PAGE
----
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The Downside to Multitasking

by on February 22, 2015

As busy librarians, we must learn to work with shrinking budgets, dwindling staff, and the fact that there are not enough hours in the day. Time seems to fly by, so we multitask to fit everything in. Our patrons do the same by studying on laptops while listening to music, checking Facebook, and the like. However, an interesting article on Mashable states that studies indicate multitasking is not good for our brains. Research suggests multitasking lowers productivity by 40%, and actually creates more errors and stress.[1] Yet the reason we still do it is that it gives the illusion of getting more work done.[2] I agree that multitasking is not always the best strategy. There are times when concentration and focus are required, and trying to do ten things simultaneously is counterproductive. Frost says the same applies to “media multitasking—or the consumption of several forms of media simultaneously,” which also has “negative social and physiological effects.”[3]

However, there are times where multitasking is inevitable. Howard Rheingold’s balanced opinion is this; “it’s not that multitasking is always bad. . .it’s that too few have learned and taught to others the skills we need. . .if we are to master the use of our attention. He goes on to state that  “a significant part of the population has not yet learned to decide when it is appropriate to share multiple lines of attention and when single focal point is necessary.”[4] We all have to multitask at some point, especially when working reference desks at peak hours. So how can we multitask without biting off more than we can chew?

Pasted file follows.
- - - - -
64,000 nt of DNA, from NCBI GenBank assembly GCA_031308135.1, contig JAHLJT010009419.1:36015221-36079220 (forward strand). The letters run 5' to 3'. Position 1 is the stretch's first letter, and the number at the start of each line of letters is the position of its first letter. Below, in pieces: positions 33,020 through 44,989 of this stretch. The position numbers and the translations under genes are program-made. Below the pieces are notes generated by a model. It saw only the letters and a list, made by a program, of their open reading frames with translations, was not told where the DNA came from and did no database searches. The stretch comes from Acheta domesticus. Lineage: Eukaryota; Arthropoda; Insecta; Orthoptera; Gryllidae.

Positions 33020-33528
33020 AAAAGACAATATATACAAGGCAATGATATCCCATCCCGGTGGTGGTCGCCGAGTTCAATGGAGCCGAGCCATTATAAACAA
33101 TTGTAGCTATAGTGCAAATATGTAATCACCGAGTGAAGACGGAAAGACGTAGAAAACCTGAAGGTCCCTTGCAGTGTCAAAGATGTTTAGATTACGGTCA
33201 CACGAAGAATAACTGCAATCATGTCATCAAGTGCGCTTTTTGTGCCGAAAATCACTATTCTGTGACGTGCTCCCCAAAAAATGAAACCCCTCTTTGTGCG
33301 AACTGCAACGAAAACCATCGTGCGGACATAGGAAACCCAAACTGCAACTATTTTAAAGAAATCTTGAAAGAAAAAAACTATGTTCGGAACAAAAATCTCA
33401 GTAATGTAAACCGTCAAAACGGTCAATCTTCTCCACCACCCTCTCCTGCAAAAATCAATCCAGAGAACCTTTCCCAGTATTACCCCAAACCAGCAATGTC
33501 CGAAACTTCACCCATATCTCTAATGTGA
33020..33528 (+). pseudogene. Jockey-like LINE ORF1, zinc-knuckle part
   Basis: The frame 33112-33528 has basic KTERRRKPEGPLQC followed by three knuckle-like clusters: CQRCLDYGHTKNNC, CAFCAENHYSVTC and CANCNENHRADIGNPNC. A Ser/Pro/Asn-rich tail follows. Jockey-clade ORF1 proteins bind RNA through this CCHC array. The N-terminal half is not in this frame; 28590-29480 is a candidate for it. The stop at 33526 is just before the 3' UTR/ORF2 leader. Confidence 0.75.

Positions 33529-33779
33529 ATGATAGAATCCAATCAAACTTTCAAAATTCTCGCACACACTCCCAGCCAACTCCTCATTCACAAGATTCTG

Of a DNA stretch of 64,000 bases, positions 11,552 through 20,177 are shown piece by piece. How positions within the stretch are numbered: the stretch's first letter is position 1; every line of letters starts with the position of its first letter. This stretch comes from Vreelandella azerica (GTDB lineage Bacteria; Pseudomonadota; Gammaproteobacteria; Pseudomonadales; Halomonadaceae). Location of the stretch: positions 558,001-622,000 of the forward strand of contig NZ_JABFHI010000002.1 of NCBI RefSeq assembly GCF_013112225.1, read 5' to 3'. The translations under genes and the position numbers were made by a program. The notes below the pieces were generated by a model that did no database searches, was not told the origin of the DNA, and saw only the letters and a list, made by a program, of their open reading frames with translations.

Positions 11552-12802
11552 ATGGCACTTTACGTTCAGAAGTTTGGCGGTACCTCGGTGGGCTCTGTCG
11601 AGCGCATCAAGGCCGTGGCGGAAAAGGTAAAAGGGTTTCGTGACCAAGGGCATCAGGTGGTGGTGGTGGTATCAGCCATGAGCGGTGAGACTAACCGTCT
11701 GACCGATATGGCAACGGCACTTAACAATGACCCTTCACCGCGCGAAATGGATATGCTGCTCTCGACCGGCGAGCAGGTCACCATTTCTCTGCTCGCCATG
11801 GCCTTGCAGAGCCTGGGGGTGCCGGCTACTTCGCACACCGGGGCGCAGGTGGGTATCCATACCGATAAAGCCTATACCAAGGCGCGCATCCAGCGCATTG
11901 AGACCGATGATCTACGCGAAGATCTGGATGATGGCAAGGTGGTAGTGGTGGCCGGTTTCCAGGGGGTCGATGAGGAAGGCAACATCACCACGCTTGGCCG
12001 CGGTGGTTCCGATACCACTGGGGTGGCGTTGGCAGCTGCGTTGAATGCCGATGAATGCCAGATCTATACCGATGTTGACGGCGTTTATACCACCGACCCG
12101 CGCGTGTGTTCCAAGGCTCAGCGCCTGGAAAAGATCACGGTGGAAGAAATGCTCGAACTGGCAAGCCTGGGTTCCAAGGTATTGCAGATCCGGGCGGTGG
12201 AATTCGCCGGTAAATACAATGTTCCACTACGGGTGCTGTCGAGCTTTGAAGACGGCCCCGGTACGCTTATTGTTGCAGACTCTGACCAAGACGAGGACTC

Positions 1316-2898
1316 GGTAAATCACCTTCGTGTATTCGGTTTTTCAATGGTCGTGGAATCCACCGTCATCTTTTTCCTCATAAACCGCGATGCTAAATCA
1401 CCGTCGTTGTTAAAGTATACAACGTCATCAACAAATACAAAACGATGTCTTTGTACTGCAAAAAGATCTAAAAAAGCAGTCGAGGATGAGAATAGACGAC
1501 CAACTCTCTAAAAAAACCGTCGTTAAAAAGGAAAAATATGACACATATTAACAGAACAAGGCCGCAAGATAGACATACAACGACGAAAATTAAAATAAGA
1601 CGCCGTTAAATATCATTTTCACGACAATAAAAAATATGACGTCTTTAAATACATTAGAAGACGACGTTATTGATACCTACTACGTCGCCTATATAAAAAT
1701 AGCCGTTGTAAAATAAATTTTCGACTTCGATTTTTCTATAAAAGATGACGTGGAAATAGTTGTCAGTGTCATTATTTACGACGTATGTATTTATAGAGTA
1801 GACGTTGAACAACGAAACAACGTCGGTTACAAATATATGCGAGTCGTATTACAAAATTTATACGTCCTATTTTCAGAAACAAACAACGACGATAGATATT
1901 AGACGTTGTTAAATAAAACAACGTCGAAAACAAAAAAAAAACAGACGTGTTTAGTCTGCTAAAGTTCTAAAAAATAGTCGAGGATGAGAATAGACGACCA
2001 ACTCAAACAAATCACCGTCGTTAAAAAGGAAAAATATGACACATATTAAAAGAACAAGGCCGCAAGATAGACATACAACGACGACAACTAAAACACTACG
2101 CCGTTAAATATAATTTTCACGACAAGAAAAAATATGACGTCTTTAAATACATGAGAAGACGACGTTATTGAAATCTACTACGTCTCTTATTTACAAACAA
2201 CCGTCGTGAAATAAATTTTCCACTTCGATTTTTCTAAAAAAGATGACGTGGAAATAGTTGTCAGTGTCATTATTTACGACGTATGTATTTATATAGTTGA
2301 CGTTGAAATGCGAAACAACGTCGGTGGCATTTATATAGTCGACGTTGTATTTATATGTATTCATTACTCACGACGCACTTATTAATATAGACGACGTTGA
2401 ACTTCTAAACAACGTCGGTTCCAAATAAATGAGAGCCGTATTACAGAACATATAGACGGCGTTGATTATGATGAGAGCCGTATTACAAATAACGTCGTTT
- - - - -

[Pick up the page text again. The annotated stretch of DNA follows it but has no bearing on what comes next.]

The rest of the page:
This topic sparked a couple of my own ideas on how to multitask, though I am certainly no expert. I suggest we attempt the following: don’t overload yourself with an unreasonable amount of tasks at once and prioritize by importance. I also agree with Frost’s suggestion of making an old-fashioned to-do list, and parceling out work in set amounts of time.[5] And don’t forget about self-care, so if you’re feeling overwhelmed, pull back and take a break. Multitasking is unavoidable, but we need to ensure we don’t experience burnout in the process.

For further reading:

Multitasking—a medical and mental hazard by Patrick J. Skerrett

Works Cited:

[1] Aja Frost, “Why no one should multitask — and how I finally stopped,” Mashable, December 15, 2014, http://mashable.com/2014/12/15/how-to-stop-multitasking/ .

[2] Ibid.

[3] Aja Frost, “A Scientific Reason to Stick to One Device at a Time,” The Muse, October 25, 2014, https://www.themuse.com/advice/a-scientific-reason-to-stick-to-one-device-at-a-time?ref=search .

[4] Joyce Valenza, “Infotention and digital citizenship,” Never Ending Search (School Library Journal), July 8, 2012, http://blogs.slj.com/neverendingsearch/2012/07/08/infotention-and-digital-citizenship/ .

[5] Aja Frost, “Why no one should multitask.”


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